A scholarly examination Aug 4, 2007
Philip Bess (Professor and Director of Graduate Studies, University of Notre Dame School of Architecture) presents Till We Have Built Jerusalem, a scholarly examination of the relationship between traditional architecture, urbanism, and human flourishing, as well as the types of culture necessary to sustain traditional towns and city neighborhoods. Chapters analyze questionable intellectual assumptions of contemporary architecture, and reveals how the individualist philosophy of modern societies is physically expressed through suburban sprawl, to such an extent that it undercuts urbanism's ability to sustain itself. Till We Have Built Jerusalem concludes that the natural law tradition and communal religion can both provide the needed intellectual and spiritual depth to modern attempts to build new (and revive existing) towns and cities. Urban locales, at their best, help fulfill the human drive for order, beauty, and community, Bess argues, in this fascinating study of old versus new urbanism. Black-and-white and a few color illustrations add a visual touch to this persuasive manifesto of the common links between improving the human condition through better urban architecture and the bonds of shared religion.
trying to link New Urbanism and cultural conservatism May 27, 2007
In this interesting but highly abstract collection of essays, Bess tries to teach cultural and religious conservatives (and indeed, religious people of all political leanings) about the virtues of traditional urbanism and its 21st-century heir, the New Urbanist movement. Bess argues that traditional neighborhoods where churches and other civic institutions are the highest buildings ennoble us by teaching us what we should cherish; by contrast, in 20th-century suburban sprawl churches look no different from Wal-Marts.
One of the best things about this book is its use of quotes. Some of my favorites:
*"To value anything simply because it occurs, is in fact to worship success, like Quislings or men of Vichy." (quoting C.S. Lewis).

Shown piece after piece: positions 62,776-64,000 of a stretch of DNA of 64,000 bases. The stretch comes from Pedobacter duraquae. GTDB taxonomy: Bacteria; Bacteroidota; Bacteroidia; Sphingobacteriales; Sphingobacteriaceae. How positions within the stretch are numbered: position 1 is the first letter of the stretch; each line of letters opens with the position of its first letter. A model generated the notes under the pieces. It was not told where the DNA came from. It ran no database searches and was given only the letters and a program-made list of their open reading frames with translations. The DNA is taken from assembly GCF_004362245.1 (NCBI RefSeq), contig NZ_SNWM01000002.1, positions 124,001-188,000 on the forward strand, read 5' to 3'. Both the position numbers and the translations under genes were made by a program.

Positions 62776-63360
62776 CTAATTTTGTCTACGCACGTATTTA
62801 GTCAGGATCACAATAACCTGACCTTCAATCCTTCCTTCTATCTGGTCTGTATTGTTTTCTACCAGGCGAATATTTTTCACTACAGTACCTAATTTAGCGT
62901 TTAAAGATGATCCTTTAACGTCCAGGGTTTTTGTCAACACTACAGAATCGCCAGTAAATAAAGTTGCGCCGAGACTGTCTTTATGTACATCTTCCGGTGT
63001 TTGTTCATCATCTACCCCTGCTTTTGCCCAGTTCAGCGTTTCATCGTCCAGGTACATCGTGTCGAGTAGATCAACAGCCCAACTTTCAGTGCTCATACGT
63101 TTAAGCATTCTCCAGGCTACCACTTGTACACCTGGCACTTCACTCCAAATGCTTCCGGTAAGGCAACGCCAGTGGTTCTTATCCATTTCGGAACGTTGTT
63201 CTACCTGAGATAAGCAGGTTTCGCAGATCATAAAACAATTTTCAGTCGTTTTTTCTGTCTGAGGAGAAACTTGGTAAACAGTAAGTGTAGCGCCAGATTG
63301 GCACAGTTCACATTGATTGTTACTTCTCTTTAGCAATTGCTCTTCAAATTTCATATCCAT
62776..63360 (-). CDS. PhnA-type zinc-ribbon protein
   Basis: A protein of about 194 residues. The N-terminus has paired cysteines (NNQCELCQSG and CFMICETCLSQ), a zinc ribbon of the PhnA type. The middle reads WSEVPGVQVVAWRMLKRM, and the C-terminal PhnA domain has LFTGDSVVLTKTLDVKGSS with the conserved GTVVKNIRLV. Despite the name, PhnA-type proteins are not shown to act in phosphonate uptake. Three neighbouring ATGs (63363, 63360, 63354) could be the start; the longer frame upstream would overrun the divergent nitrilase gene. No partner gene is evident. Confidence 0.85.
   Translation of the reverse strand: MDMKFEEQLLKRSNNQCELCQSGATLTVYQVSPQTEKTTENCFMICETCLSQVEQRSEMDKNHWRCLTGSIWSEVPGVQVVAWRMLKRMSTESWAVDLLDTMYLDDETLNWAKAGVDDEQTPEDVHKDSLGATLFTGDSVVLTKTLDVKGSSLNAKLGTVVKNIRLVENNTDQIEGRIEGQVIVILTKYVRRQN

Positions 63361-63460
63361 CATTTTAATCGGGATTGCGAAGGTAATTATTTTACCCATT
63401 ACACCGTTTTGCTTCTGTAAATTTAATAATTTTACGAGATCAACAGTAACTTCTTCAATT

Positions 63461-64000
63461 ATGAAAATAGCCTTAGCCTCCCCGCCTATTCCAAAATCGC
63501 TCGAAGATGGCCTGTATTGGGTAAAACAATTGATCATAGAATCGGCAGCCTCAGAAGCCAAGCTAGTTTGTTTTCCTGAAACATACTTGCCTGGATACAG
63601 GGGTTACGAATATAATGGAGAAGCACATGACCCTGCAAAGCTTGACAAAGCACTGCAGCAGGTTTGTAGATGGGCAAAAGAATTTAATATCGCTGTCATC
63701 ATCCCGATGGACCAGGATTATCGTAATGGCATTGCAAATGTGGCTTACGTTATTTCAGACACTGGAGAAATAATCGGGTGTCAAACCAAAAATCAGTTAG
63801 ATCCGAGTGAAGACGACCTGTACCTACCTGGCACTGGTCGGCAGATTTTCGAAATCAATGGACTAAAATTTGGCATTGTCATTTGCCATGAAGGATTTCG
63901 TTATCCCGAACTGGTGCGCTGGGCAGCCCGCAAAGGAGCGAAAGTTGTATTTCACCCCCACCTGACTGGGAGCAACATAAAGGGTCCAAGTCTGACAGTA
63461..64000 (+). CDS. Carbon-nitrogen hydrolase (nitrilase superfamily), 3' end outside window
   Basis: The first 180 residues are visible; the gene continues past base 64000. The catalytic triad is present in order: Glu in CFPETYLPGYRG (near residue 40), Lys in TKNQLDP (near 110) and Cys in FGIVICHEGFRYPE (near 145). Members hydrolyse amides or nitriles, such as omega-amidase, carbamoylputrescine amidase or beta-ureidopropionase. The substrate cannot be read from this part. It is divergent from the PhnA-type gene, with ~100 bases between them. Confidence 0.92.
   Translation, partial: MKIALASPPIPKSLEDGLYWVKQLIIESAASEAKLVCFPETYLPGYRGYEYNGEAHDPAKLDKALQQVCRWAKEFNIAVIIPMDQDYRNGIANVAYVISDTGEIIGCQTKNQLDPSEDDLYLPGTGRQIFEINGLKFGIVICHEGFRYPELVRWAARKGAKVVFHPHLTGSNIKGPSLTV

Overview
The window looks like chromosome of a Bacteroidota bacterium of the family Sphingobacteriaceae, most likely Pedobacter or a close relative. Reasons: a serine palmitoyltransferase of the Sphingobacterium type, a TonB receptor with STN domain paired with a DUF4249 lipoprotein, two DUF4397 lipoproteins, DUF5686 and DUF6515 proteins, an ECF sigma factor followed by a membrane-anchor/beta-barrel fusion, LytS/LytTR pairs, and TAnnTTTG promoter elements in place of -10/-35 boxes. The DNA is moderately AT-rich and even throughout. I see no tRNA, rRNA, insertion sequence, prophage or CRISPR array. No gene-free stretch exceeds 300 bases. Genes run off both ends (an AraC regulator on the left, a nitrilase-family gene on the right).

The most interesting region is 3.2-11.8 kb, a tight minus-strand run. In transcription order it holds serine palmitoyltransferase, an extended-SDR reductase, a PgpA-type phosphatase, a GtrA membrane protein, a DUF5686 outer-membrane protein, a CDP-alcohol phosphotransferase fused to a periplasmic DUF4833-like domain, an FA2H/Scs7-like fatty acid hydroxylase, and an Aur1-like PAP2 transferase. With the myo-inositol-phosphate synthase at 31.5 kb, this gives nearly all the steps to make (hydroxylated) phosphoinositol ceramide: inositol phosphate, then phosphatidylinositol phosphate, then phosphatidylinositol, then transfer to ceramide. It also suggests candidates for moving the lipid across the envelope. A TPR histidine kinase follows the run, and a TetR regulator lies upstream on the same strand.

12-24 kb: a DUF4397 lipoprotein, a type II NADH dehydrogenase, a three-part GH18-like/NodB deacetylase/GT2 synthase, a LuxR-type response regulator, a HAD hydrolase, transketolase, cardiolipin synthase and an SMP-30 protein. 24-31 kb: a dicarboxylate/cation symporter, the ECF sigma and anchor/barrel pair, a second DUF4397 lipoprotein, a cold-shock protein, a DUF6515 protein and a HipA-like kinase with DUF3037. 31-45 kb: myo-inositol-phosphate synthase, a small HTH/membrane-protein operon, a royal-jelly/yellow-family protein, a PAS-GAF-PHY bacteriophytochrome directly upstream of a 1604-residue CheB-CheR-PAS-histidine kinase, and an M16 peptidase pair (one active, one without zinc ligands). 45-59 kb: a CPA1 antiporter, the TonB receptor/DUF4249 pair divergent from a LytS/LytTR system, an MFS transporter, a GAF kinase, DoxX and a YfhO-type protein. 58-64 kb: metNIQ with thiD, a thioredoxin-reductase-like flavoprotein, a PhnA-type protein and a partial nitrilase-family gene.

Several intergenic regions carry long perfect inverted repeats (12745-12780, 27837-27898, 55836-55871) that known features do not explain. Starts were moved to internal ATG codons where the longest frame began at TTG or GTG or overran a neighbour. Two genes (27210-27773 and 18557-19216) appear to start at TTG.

*"If a man indulges himself in murder, very soon he comes to think little of robbing; and from robbing he comes next to drinking and sabbath-breaking, and from that to incivility and procrastination. Once upon this downward path, you never know when to stop. Many a man has dated his own ruin from some murder or other that perhaps he thought little of at the time." (qutoing Thomas de Quincey)
*"the gratification in climbing consists of the conquering of one's own inert heaviness for the purpose of attaining a high goal- an experience inevitably endowed with symbolic connotations. Climbing is a heroic, liberating act; and height spontaneously symbolizes things of high value." (quoting psychologist Rudolf Arnheim to explain why height and beauty often go together)
*"It is not only insufferable arrogance to think that one can begin theologizing in sovereign disregard of history; it is also extremely uneconomical. It seems rather a waste of time to spend, say, five years working out a position, only to find that it has already been done by a Syrian monk in the fifth century. The very least that a knowledge of religious traditions has to offer is a catalogue of heresies for possible home use." (quoting Peter Berger)
*"The utter failure to create any meaningful pedestrian environment (that is, a rewarding public realm} defines the heart of Atlanta today. Every bad idea in the service of contemporary urban design [has come] together [in Atlanta] with a public attitude that can be summed up as the outside doesn't matter." (quoting James Howard Kunstler)
*And once from William Penn that he (wisely) criticizes: "The country life is to be preferred, for there we see the works of God, but in cities little else but the works of men." As Bess points out, human endeavor, like the natural world, is infused with divine presence.
One possible weakness: Because this is a collection of essays rather than a freestanding book, Bess doesn't engage defenders of the sprawl status quo as thoroughly as I would like.
a marvellous vision of how the world should build Apr 15, 2007
If the following paraphrase is not too crude a summary of Philip Bess' brilliant synthesis in this book, the author believes that we all carry a kind of moral DNA within us which not only urges us not to murder but not to allow urban sprawl to devour our landscape and kill our authentic civic life. How ironic that we Americans hunger for the beauty of European small towns, for example, but don't realize that their "human scale" is related to ancient notions of what cities are for -- to make people good (i.e., excellent). This is not a political nor a polemical tract: Bess takes the reader into serious philosophical waters and his emphasis on virtues-based theories of human behavior mirrors the current work of leading philosophers and psychologists like Alasdair MacIntyre and Martin Seligman.